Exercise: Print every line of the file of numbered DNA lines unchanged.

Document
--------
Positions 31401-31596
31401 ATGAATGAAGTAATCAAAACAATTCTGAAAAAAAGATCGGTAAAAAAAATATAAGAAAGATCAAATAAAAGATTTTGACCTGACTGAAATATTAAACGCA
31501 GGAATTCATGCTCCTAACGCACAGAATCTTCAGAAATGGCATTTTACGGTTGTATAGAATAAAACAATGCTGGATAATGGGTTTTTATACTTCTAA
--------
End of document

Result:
Positions 31401-31596
31401 ATGAATGAAGTAATCAAAACAATTCTGAAAAAAAGATCGGTAAAAAAAATATAAGAAAGATCAAATAAAAGATTTTGACCTGACTGAAATATTAAACGCA
31501 GGAATTCATGCTCCTAACGCACAGAATCTTCAGAAATGGCATTTTACGGTTGTATAGAATAAAACAATGCTGGATAATGGGTTTTTATACTTCTAA